I think my therapist and dietician were both secretly thrilled when I stopped running, but here's the thing: my weight hasn't gone up an ounce. And I've increased my intake. So if they were hoping that cutting the workouts would boost my weight, that hasn't happened. Plus, I'm no less obsessional or compulsive about food weight, meal times, etc. than I was before; cutting exercise hasn't broken that mental pattern for me in the slightest.

So here's my dilemma: physically, I will probably be able to start exercising again in the very near future, but I'm not exactly sure how to go about doing it in a way that is healthy for both my body AND my brain. I do genuinely believe that, ED or no ED, exercise (in moderation) is good for my mental health, so I really want to get back into it. But I don't want to hurt myself again and I don't want to regress into exercise-obsessed ED Land.

Monday, January 9, 2012

Monday Update

When I first got back to College City last Tuesday, I was a basket case. I've never stayed in my apartment alone before, and I was suddenly terrified of getting sick, hurt, locked out, robbed, murdered, fat, and on and on and on. I became convinced I'd leave the stove on and burn the place down. My anxiety was out of control and I absolutely could not imagine getting up each and every morning without some catastrophe occurring.

Now, things are a lot better. Well...let me amend that: things are better. Not a hundred percent better, but significantly better. Better in that I'm not having near-panic attacks multiple times a day. Better in that I feel okay, almost happy, most of the time (for the past two days, that is).

I've been busy, which helps with the anxiety tremendously. I started work at the end of last week, so that's taking up a good amount of time/brainpower. Then on Friday, my roommate got into town to stay for a couple of days before leaving for a trip. Having her around was good for a lot a reasons, but the main ones were 1) It kept me from getting stuck in my own head, worrying and worrying and worrying about everything, and 2) It shook up my private food routines. I don't eat in an explicitly disordered way when I'm alone, but I definitely eat differently than when I'm with other people. It's not that I restrict, but the balance/variety/general wholesomeness factor suffers a bit when there's no one around to watch me prepare my safe meals. For example, I might eat something breakfasty or snacky for dinner if I'm by myself, but with K here, I would take the time to get out my meat and vegetables and grain etc. and actually cook a real person dinner because that's what normal people do.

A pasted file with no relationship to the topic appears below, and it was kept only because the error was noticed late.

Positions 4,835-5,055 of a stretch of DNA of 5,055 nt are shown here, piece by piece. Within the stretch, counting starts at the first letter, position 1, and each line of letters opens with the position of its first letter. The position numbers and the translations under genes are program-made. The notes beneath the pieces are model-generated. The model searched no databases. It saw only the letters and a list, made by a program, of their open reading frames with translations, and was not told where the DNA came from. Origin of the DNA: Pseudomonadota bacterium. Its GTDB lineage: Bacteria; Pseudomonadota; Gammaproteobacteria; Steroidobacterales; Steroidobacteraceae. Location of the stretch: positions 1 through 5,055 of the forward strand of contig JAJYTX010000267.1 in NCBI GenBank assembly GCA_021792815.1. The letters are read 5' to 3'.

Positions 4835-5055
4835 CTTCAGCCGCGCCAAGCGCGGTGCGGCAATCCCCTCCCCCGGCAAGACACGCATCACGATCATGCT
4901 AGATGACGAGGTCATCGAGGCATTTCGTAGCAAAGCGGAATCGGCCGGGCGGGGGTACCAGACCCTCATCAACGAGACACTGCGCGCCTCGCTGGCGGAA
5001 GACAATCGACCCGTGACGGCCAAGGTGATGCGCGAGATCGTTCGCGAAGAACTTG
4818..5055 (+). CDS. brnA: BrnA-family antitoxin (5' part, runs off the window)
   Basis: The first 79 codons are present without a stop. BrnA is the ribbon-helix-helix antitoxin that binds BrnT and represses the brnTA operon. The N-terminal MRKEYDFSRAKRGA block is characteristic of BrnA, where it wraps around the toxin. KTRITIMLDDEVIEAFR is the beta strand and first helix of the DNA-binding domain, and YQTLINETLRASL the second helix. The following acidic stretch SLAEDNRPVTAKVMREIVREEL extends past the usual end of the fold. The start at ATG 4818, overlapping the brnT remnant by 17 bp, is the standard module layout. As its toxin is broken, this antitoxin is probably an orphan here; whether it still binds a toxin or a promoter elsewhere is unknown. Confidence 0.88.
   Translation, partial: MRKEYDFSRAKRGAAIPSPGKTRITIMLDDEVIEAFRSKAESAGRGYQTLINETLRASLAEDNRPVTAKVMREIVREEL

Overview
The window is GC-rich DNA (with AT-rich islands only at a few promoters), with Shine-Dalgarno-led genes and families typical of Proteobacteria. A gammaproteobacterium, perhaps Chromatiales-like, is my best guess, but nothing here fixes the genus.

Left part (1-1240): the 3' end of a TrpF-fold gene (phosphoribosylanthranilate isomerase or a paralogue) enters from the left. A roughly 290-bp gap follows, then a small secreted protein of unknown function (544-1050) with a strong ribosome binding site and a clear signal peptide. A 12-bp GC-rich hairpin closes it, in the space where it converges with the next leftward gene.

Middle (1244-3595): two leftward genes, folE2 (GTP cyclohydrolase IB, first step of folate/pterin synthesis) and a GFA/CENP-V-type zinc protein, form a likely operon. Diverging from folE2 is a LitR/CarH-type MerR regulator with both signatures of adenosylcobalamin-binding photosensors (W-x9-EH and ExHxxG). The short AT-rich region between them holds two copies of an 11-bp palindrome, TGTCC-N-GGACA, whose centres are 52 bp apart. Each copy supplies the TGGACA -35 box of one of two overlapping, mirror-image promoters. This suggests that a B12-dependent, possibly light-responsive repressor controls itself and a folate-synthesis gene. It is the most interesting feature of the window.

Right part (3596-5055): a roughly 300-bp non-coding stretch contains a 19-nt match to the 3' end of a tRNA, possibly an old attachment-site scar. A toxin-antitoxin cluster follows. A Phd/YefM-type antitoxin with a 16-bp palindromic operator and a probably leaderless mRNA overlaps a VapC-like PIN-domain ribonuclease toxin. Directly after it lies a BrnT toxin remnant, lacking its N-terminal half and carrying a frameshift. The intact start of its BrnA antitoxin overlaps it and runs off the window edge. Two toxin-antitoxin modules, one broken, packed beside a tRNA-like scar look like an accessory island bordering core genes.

By the time K left yesterday, I was feeling calm and normal, and was remembering what it's like to not be a ball of nerves all the stinking time. I was actually able to function like a real human being again, so I spent yesterday and today running errands, finalizing school stuff, submitting internship applications, arguing with my insurance company over the phone, and catching up with one of my best friends. The anxiety is still there, but feels so much more manageable. I hesitate to write that because I do still sort of feel like it could burst out again at any moment and turn me back into a freaked-out worry monster, and I'm scared to set it off. For now, though, I'm okay.

In my appointment today, R could tell I was feeling better. He told me that after I left last week, he was "concerned." Why is it that this makes me feel guilty and stupid and ashamed? I should be relieved that he picks up on it when I'm struggling, not embarrassed. I should be grateful. And I am grateful, but mostly I just feel like an idiot for letting him see through me. What can I expect to get out of therapy if I'm more concerned with upholding some perfect image of invulnerability than with asking for help?

That being said, we had a good session today. I was still super uncomfortable (as always) but lately, I've found myself letting R in on a lot more of my private thoughts and fears than I would have in the past. For example, today I brought up body image. I've never been totally comfortable talking about this with him before, I guess because it seems like such a girly issue to me. (Of course, boys and men have body image concerns, too. This is just me being stereotypical and insecure and lame.) I told R about how my body image sucks (shocker!) and how long it takes me to get dressed in the morning. It's a small thing, but I felt really honest and brave admitting this to R. So I guess I'm finally warming up to him, and it only took me a measly four months!

Oh, I also got some blood drawn today, the third time in a month. My arm hurts. Why can't these doctors decide which tests they want to do all at once, instead of thinking up more and sending me back to the lab every two weeks? Just saying.

Friday, January 6, 2012

Resuming Treatment

I'm back in College City and saw both my therapist R and dietician J this week after a three-week holiday hiatus.